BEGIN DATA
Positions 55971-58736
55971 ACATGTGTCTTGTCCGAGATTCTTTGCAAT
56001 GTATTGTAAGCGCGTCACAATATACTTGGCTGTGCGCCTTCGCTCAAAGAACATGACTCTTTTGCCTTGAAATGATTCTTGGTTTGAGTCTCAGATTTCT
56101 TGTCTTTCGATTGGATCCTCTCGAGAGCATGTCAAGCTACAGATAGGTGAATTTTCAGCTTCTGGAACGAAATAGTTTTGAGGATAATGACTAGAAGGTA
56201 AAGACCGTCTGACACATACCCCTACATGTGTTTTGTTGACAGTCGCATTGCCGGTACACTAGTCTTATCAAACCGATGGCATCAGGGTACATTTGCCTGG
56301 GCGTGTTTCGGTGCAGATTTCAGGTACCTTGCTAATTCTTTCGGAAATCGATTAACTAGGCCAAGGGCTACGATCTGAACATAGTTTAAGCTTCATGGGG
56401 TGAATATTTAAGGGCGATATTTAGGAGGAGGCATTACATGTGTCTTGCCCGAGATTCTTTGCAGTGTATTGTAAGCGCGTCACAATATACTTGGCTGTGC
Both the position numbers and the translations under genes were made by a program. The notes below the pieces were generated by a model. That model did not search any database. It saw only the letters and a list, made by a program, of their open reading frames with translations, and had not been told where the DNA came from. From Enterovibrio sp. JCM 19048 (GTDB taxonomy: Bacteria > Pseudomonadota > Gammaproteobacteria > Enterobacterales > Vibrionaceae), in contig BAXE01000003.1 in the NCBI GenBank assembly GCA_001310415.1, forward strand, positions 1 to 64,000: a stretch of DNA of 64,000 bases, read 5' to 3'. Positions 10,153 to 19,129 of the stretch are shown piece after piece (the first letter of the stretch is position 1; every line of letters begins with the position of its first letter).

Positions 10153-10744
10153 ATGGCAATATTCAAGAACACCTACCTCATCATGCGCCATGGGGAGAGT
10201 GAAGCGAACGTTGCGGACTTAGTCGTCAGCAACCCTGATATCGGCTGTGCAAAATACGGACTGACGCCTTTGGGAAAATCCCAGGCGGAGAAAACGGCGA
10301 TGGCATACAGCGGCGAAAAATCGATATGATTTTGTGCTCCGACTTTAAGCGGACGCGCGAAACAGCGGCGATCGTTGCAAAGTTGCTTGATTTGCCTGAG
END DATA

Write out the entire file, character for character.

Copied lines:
Positions 55971-58736
55971 ACATGTGTCTTGTCCGAGATTCTTTGCAAT
56001 GTATTGTAAGCGCGTCACAATATACTTGGCTGTGCGCCTTCGCTCAAAGAACATGACTCTTTTGCCTTGAAATGATTCTTGGTTTGAGTCTCAGATTTCT
56101 TGTCTTTCGATTGGATCCTCTCGAGAGCATGTCAAGCTACAGATAGGTGAATTTTCAGCTTCTGGAACGAAATAGTTTTGAGGATAATGACTAGAAGGTA
56201 AAGACCGTCTGACACATACCCCTACATGTGTTTTGTTGACAGTCGCATTGCCGGTACACTAGTCTTATCAAACCGATGGCATCAGGGTACATTTGCCTGG
56301 GCGTGTTTCGGTGCAGATTTCAGGTACCTTGCTAATTCTTTCGGAAATCGATTAACTAGGCCAAGGGCTACGATCTGAACATAGTTTAAGCTTCATGGGG
56401 TGAATATTTAAGGGCGATATTTAGGAGGAGGCATTACATGTGTCTTGCCCGAGATTCTTTGCAGTGTATTGTAAGCGCGTCACAATATACTTGGCTGTGC
Both the position numbers and the translations under genes were made by a program. The notes below the pieces were generated by a model. That model did not search any database. It saw only the letters and a list, made by a program, of their open reading frames with translations, and had not been told where the DNA came from. From Enterovibrio sp. JCM 19048 (GTDB taxonomy: Bacteria > Pseudomonadota > Gammaproteobacteria > Enterobacterales > Vibrionaceae), in contig BAXE01000003.1 in the NCBI GenBank assembly GCA_001310415.1, forward strand, positions 1 to 64,000: a stretch of DNA of 64,000 bases, read 5' to 3'. Positions 10,153 to 19,129 of the stretch are shown piece after piece (the first letter of the stretch is position 1; every line of letters begins with the position of its first letter).

Positions 10153-10744
10153 ATGGCAATATTCAAGAACACCTACCTCATCATGCGCCATGGGGAGAGT
10201 GAAGCGAACGTTGCGGACTTAGTCGTCAGCAACCCTGATATCGGCTGTGCAAAATACGGACTGACGCCTTTGGGAAAATCCCAGGCGGAGAAAACGGCGA
10301 TGGCATACAGCGGCGAAAAATCGATATGATTTTGTGCTCCGACTTTAAGCGGACGCGCGAAACAGCGGCGATCGTTGCAAAGTTGCTTGATTTGCCTGAG